Affirmations and the reward system

A study conducted by Cascio et al. (2016) revealed many positive effects of self affirmation. The first finding was that affirmations light up parts of the brain associated with reward.

The parts of the brain associated with pleasure, such as eating your favourite food or enjoying your favorite hobby, also activate during the use of affirmations. With continued use, affirmations can be associated with doing something highly valuable and rewarding.

Furthermore, the study highlighted the effects of affirmations used fMRI scans which displayed heightened activity in key regions of the brain associated with self-related processing. This is linked to our ability to regulate our emotions and process negative, painful or threatening information. 

Cognitive Behavioural Therapy

Cognitive Behavioural Therapy (CBT) is a type of therapy focused on challenging the way we think and behave. It is based on the concept that thoughts, feelings, and actions are interconnected and when we identify our negative thinking patterns, we are able to change them.

Cognitive distortions, such as catastrophizing (exaggerating the importance of negative events or minimising the importance of positive events) can be challenged using positive affirmations.

An example of this would be challenging a negative thought such as ‘I will never recover from heartbreak’ with the affirmation ‘I accept my feelings and allow myself the space to process them.’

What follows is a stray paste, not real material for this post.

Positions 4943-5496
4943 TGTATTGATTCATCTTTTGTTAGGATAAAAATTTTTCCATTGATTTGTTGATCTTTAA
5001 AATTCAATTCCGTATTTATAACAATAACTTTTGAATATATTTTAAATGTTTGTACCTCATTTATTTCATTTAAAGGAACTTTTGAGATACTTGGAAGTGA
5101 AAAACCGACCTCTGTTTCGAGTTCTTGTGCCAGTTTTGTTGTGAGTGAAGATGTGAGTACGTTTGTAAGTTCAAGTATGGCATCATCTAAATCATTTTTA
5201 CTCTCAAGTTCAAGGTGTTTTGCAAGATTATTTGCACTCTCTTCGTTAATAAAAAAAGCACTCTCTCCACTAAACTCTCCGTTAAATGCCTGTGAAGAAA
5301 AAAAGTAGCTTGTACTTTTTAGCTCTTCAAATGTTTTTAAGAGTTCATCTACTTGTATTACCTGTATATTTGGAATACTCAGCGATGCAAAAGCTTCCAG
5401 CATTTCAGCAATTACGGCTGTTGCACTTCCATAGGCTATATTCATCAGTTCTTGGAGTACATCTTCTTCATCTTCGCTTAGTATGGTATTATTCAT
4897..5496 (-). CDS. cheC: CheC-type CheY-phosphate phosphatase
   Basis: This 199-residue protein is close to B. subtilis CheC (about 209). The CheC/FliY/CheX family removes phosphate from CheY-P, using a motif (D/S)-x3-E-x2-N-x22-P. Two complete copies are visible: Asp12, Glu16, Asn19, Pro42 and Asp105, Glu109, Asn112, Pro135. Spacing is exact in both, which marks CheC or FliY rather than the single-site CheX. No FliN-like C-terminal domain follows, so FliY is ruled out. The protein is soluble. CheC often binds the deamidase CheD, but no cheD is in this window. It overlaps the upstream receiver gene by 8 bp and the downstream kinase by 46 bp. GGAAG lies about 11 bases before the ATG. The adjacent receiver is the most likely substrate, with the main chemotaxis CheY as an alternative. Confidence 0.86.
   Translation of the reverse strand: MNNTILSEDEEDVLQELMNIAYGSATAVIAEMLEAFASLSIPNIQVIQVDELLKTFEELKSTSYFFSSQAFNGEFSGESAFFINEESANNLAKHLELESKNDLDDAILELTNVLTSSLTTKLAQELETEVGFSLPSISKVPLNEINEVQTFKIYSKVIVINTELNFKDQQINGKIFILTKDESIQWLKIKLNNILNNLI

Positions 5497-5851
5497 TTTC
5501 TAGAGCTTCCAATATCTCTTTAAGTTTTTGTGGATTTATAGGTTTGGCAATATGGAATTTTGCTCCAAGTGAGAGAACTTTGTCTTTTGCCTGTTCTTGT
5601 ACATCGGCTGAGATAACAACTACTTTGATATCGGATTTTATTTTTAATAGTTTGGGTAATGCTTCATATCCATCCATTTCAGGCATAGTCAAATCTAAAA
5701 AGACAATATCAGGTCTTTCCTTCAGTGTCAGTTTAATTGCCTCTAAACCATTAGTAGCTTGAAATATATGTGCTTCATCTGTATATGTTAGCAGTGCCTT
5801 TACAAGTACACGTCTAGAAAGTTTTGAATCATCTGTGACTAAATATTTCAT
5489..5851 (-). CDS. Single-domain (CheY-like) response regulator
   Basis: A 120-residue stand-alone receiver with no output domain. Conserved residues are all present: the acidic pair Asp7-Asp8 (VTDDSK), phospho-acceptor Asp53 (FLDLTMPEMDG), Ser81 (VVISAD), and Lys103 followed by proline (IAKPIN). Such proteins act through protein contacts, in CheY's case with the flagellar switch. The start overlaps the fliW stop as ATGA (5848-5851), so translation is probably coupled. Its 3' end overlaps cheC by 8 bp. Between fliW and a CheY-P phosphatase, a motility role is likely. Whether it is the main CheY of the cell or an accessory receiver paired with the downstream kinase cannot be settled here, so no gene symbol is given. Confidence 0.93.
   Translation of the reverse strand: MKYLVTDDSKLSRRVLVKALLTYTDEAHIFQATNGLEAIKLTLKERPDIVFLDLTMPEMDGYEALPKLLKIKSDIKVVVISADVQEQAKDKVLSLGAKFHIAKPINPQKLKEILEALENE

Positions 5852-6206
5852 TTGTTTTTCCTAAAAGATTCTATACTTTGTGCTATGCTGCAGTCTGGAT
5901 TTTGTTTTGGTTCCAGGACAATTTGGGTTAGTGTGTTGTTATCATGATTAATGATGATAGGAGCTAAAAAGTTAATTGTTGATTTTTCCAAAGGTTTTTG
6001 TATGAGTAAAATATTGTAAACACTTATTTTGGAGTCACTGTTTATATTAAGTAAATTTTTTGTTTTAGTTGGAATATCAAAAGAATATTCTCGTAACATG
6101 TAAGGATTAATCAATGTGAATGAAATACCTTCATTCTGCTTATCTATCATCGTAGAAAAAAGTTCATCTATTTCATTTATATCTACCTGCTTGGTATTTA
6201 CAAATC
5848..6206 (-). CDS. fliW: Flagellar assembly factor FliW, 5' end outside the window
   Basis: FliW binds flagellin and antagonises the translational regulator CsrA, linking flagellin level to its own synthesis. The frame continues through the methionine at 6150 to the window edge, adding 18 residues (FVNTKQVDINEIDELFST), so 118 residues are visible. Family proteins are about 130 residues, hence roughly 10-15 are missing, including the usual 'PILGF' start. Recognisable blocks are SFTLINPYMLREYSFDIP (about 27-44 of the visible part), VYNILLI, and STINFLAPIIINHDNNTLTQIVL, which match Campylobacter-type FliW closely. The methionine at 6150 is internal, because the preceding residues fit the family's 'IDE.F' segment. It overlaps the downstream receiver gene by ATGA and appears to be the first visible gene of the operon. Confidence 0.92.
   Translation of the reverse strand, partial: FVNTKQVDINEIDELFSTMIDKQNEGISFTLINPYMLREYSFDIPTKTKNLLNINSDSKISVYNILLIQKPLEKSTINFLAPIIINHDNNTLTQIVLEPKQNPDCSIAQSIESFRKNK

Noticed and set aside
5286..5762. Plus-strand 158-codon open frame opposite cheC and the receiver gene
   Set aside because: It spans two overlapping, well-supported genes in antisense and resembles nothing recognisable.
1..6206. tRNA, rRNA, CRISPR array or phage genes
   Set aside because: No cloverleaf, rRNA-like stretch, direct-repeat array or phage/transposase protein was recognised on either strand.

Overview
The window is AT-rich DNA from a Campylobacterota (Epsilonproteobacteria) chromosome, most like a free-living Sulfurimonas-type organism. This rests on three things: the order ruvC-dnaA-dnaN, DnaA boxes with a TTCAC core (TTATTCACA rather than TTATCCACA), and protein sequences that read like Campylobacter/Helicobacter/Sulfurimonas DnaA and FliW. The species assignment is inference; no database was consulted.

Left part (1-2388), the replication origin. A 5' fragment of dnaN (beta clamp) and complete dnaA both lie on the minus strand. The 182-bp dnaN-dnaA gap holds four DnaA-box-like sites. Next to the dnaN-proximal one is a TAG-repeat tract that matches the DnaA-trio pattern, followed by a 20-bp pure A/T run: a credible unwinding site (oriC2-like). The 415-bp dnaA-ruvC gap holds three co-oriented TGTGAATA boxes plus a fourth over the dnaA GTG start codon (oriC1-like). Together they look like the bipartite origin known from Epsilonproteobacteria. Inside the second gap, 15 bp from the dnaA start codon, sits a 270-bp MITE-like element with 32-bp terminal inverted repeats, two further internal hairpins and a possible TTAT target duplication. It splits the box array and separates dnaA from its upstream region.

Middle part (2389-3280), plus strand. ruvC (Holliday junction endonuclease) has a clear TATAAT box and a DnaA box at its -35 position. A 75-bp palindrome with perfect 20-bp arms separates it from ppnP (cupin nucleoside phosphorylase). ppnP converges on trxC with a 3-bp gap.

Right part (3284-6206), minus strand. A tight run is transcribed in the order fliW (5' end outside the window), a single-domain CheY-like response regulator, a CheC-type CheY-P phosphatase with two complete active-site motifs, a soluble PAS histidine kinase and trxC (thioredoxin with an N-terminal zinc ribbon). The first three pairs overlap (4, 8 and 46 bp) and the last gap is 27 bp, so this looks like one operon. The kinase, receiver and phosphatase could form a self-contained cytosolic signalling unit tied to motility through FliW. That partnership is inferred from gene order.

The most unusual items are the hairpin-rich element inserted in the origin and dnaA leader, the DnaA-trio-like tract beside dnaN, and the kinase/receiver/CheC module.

This affirmation introduces the possibility of moving through a difficult time, rather than accepting that the feelings are permanent and change is not possible. 

Conclusion

Affirmations are a highly effective tool with lots of positive effects, such as increasing self-esteem and decreasing feelings of low self-worth. A number of studies in the fields of neuroscience and psychology have demonstrated their effectiveness.

Although by no means the full solution or a substitute for medical care, positive affirmations are a great way of increasing positive thoughts and feelings and changing our lives for the better.

Do you use affirmations on a regular basis? Would you like to incorporate them into your life? Make sure to look at our Instagram page for the latest affirmations.